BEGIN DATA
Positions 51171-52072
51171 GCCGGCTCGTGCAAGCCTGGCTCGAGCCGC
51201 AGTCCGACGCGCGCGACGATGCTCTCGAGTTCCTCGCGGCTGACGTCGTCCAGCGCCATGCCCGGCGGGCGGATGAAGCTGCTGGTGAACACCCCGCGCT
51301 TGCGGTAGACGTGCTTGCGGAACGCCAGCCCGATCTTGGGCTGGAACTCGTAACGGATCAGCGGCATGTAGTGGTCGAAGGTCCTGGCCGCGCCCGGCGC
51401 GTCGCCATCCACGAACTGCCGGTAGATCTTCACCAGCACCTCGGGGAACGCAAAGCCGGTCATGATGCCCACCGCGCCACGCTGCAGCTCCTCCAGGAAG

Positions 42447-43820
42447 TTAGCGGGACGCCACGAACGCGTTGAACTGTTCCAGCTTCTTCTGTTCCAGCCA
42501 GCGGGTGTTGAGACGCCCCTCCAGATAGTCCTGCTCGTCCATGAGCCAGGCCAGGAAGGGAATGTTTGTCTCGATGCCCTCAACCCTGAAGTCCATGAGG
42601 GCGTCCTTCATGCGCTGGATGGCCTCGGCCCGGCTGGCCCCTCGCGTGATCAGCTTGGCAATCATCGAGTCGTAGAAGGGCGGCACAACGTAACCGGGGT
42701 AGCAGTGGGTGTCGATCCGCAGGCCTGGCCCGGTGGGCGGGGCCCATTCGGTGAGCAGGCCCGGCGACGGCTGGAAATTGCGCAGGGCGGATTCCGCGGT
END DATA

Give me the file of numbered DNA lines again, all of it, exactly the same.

Positions 51171-52072
51171 GCCGGCTCGTGCAAGCCTGGCTCGAGCCGC
51201 AGTCCGACGCGCGCGACGATGCTCTCGAGTTCCTCGCGGCTGACGTCGTCCAGCGCCATGCCCGGCGGGCGGATGAAGCTGCTGGTGAACACCCCGCGCT
51301 TGCGGTAGACGTGCTTGCGGAACGCCAGCCCGATCTTGGGCTGGAACTCGTAACGGATCAGCGGCATGTAGTGGTCGAAGGTCCTGGCCGCGCCCGGCGC
51401 GTCGCCATCCACGAACTGCCGGTAGATCTTCACCAGCACCTCGGGGAACGCAAAGCCGGTCATGATGCCCACCGCGCCACGCTGCAGCTCCTCCAGGAAG

Positions 42447-43820
42447 TTAGCGGGACGCCACGAACGCGTTGAACTGTTCCAGCTTCTTCTGTTCCAGCCA
42501 GCGGGTGTTGAGACGCCCCTCCAGATAGTCCTGCTCGTCCATGAGCCAGGCCAGGAAGGGAATGTTTGTCTCGATGCCCTCAACCCTGAAGTCCATGAGG
42601 GCGTCCTTCATGCGCTGGATGGCCTCGGCCCGGCTGGCCCCTCGCGTGATCAGCTTGGCAATCATCGAGTCGTAGAAGGGCGGCACAACGTAACCGGGGT
42701 AGCAGTGGGTGTCGATCCGCAGGCCTGGCCCGGTGGGCGGGGCCCATTCGGTGAGCAGGCCCGGCGACGGCTGGAAATTGCGCAGGGCGGATTCCGCGGT